Tidbits from Appetizers and Starters recetas

Following up on my previous post I’m going to comment, briefly, on a few fragments from the new source, specifically recetas (recipes) for Aperitivos y Entrantes (Appetizers and Starters). Even just the first page (of 26) has some interesting translation issues.

Tortillas de trigo integrales rellenas de langostinos en salsa de piquillos Whole wheat tortillas stuffed with prawns in piquillo sauce

I’ve previously mentioned that tortilla is one of those words that has different meaning in Spain than in, say, Mexico. In Spain this is an egg-and-potato dish somewhat akin to the Italian frittata. But in this case there is a photo of the dish and sure enough it’s a plain old tortilla as we’d call it in the USA.

Palmeras saladas con tapenade negro y pesto verde Salted palm trees with black tapenade and green pesto

This is one of those cases where I shouldn’t jump to a conclusion (or label this as a ‘literal fail’). I figured ‘trees’ didn’t fit and it was probably palm ‘hearts’ (a more normal ingredient). But no, this is a cute pasty where a sheet of puff pasty is stuff and then rolled up from both ends and sliced and baked, making something that does look like a palm tree.

Brazo de gitano salado de pimientos del piquillo, queso, canónigos y nueces Salty gypsy arm of piquillo peppers, cheese, lamb’s lettuce and walnuts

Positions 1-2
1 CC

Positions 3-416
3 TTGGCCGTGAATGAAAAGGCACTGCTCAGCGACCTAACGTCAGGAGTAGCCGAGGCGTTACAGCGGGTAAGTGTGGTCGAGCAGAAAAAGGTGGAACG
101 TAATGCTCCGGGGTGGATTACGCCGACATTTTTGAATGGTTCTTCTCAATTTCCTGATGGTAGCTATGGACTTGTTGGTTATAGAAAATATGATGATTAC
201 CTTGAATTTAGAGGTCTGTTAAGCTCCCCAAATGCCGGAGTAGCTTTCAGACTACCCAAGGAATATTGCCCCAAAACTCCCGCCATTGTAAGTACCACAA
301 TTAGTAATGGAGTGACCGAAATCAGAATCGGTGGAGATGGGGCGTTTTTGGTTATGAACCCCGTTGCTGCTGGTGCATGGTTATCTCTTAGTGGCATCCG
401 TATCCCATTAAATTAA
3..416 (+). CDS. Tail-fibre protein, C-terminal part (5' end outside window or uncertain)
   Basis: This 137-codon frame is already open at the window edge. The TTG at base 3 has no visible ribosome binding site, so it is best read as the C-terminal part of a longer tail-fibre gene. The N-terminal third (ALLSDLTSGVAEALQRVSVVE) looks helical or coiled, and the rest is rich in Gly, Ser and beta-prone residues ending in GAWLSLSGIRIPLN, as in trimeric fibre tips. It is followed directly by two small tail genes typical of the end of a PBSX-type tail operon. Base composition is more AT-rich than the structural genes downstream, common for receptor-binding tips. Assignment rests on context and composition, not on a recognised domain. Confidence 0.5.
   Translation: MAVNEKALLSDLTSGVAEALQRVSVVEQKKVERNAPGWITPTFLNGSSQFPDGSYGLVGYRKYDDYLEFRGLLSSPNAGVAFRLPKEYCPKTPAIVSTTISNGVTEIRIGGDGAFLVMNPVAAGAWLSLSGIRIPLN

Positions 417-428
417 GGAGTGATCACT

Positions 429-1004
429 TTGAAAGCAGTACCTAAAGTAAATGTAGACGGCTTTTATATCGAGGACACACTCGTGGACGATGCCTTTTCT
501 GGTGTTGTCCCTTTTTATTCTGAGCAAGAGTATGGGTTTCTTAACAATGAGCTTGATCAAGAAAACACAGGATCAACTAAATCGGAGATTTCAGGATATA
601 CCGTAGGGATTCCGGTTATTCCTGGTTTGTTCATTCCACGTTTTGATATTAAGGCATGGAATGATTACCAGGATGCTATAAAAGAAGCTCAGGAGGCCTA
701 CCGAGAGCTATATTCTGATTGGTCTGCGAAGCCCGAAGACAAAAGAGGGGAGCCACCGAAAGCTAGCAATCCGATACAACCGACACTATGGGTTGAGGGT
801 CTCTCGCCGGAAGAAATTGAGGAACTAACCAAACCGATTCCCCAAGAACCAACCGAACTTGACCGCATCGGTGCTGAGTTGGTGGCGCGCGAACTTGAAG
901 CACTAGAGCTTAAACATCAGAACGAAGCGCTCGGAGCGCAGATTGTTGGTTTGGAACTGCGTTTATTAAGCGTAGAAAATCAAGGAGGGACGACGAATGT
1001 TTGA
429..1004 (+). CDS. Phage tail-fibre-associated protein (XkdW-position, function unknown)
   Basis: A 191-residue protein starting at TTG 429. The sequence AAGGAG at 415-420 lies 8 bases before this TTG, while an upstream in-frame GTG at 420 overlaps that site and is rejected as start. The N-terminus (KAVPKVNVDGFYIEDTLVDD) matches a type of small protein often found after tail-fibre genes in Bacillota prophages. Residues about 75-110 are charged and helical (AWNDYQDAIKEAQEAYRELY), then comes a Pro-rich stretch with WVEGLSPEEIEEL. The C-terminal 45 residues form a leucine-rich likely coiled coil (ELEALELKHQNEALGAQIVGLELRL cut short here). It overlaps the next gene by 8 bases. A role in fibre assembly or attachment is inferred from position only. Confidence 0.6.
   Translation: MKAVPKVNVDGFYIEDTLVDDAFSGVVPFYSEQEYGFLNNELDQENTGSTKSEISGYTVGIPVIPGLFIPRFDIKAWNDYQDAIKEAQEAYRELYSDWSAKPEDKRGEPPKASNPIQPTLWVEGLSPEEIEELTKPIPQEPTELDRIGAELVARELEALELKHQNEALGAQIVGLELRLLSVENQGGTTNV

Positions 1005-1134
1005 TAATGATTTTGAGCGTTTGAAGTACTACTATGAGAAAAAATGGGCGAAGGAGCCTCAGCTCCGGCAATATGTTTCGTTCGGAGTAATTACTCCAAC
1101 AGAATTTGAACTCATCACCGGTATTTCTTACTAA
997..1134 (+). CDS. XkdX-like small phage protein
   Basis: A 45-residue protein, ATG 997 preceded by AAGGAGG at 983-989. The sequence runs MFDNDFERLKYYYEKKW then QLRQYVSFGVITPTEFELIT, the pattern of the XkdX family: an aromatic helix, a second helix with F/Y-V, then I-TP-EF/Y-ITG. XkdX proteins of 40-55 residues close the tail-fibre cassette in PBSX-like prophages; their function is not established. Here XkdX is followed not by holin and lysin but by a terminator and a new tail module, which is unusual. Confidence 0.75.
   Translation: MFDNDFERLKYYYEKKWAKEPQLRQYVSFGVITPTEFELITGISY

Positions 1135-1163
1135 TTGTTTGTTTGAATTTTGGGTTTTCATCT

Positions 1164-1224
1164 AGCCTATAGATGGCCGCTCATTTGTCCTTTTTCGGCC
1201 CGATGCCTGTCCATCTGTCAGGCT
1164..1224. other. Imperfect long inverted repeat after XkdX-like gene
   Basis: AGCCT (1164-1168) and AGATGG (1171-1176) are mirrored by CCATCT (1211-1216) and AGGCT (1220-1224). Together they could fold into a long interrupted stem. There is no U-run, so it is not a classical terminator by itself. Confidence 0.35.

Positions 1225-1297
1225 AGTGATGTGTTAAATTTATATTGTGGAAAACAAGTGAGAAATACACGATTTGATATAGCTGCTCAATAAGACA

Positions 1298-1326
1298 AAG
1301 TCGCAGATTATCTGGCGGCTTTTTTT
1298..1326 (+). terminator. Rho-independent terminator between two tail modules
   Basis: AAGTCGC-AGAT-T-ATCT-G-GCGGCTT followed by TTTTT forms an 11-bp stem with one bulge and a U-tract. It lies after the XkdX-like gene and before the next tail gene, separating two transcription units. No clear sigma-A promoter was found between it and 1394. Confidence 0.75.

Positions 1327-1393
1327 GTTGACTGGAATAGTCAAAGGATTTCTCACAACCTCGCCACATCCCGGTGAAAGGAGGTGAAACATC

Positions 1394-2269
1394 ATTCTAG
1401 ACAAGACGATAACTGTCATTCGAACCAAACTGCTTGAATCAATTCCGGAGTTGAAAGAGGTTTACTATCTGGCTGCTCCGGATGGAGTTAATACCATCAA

Here I figured translating brazo as arm was probably wrong so I went to look up brazo in Oxford. Oxford helpfully provides some typing completion aids so as I was typing brazo it suggested the phrase brazo de gitano so that’s a bit two specific not to be the match, whose definition (Spanish from Oxford, English from Google Translate)

Pastel dulce de forma cilíndrica elaborado con una capa de bizcocho que se rellena con alguna crema y se enrolla sobre sí misma. Sweet cylindrical cake made with a layer of sponge cake that is filled with some cream and rolled on itself.

I was hoping to find the origin of this term so there I use search but in the unclear trick I’ve mentioned in a previous post an English Wikipedia article is served by Google search (I now suspect they translate to English and search Wikipedia). So this appears to be a “Swiss roll”  or  ‘jelly roll’ but still where does this come from? This article has only a partial explanation.

And finally is ‘cherry tomato’ really just tomates cherry? The standard Spanish word for ‘cherry’ is cereza, but again using Oxford typing completion aid it uses both cereza and cherry following tomate. So a loanword from English filters into Spain?




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